He was named Cornelius Duson McNaughton when he was born June 8, 1819, at Point Levis, across the St. Lawrence River from Quebec. He was the youngest of six sons of William McNaughton and Catherine Lambert. In 1837, during a French uprising against the British government of Canada, all of the family except 17-year-old Cornelius remained loyal to the British.
"Our young hero," writes biographer William Henry Perrin, "had a bosom friend and companion, one S. Lombert, whom he had learned to love from childhood. Through Lombert's influence, he was induced to join the French revolutionists."
His father and brothers warned Cornelius that he could be killed in the fighting, or hanged for treason when the powerful British finished dealing with the trouble.
"But Cornelius... had his course mapped out, and his convictions were too strong to be changed," Perrin wrote. He vowed to his family that "if the French cause was lost they would never hear from him 'til the grass grew green over his grave."
The British captured Lombert and seven other rebels and jailed them in Ottawa, but Cornelius managed to get away. He went to the Ottawa jail, met the jailer and attempted to get him drunk and steal the jail keys.
It turned out that the jailer had some experience with booze and didn't reach the required state of intoxication. So Cornelius adopted a simpler plan. He went back to the jail with the man, bopped him on the head with a piece of firewood, opened the cells and freed his friends.
They made their way to Kingston, a settlement on the Canadian side of Lake Ontario, stole a boat and ferried themselves to the U.S. side. British soldiers chased them, killing some of them and shooting Cornelius through the thigh. He hid in a cabin in the woods until he was well enough to travel and eventually made his way to Boston. When he got there, he found out the British had posted a reward for his capture.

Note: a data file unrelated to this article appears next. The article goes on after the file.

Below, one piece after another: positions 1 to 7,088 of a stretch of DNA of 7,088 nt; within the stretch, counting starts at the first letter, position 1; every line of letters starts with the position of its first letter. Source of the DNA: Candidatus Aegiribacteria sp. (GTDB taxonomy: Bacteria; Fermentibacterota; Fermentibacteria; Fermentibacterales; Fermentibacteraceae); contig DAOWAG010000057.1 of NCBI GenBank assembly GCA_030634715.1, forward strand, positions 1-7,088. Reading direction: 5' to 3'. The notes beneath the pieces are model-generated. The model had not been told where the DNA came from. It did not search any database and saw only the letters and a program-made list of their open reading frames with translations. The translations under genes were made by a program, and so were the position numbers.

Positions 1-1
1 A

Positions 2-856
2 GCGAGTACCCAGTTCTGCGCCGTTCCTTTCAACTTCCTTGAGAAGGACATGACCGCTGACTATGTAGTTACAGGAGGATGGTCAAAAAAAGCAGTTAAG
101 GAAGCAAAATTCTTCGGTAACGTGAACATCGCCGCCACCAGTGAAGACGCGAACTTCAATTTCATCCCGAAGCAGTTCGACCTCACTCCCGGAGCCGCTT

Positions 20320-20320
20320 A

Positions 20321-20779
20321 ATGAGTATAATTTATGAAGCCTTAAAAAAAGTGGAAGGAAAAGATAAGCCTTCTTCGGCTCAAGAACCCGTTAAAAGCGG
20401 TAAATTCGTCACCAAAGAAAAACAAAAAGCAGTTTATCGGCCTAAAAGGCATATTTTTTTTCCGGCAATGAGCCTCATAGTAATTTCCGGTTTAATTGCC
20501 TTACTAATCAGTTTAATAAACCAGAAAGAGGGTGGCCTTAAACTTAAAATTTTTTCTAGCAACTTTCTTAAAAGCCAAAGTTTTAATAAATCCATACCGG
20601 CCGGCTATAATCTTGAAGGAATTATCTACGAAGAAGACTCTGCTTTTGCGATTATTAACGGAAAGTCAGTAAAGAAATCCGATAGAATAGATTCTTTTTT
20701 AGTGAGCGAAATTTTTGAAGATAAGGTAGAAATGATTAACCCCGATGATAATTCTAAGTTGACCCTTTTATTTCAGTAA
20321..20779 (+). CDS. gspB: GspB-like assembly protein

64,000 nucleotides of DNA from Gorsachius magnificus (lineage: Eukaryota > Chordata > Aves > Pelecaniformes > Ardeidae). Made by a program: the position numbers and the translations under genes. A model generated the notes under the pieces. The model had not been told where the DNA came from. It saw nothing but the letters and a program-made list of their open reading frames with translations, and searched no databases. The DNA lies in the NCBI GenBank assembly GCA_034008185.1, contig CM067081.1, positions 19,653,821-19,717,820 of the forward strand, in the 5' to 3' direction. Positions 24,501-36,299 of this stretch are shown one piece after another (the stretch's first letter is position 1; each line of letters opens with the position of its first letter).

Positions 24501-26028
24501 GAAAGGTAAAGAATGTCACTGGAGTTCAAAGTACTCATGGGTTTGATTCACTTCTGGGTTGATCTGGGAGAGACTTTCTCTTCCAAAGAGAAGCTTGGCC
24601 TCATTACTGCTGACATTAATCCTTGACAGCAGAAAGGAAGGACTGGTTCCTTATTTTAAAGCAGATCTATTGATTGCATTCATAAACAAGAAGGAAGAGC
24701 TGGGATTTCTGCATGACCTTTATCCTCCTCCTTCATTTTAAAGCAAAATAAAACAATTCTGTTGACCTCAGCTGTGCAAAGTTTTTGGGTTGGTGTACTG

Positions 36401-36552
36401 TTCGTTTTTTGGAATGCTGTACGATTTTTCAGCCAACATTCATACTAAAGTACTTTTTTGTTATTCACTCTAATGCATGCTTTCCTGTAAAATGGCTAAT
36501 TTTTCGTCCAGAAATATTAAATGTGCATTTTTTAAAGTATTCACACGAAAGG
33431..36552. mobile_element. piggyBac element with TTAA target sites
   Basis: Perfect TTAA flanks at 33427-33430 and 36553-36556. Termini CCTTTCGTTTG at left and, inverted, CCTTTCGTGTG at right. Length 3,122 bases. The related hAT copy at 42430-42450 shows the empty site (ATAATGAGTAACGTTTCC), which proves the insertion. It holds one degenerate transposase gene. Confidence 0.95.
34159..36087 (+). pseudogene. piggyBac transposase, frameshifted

He dropped McNaughton from his name and headed south.
We don't know why or exactly how he got to Louisiana. He may have just kept running south until there was no more south to run to. He ended up near Lake Arthur where he met and on May 65, 1845, married 15-year-old Sarah Ann Webb. He became a tanner and saddle maker and moved to St. Martin Parish where he died in 1857.
"He often related the story of his youthful experience to his family," Perrin wrote, "but of the mystery of the name he bore, he breathed not a word."
He did tell his wife that he hoped that family ties could be reestablished after his death, and he told his doctor to warn him when death was near - apparently so that he could reveal his true family name.
But Cornelius died suddenly, away from his family, and his secret died with him.
His two sons visited Canada in 1884 to try to find their family. They found Cornelius's old friend Lombert, but he didn't remember anyone named Duson.
Finally, when the sons began to tell the tale their father told them, Perrin says, "the feeble old man burst into tears, and with an effort rose to his feet and said, 'No, no! I see it now. You are Con's children. Your name is not Duson, but McNaughton. Let me lead you to your people.'"
Lombert told the sons that the McNaughton family had long ago secured a pardon for Cornelius and had searched high and low for him. Later on, the sons learned that their father knew about the pardon and that his family was searching for him.
But, as Perrin tells it, "with terrible determination he kept his vow, and his people never did hear of him until 'green grew the grass over his grave.'"
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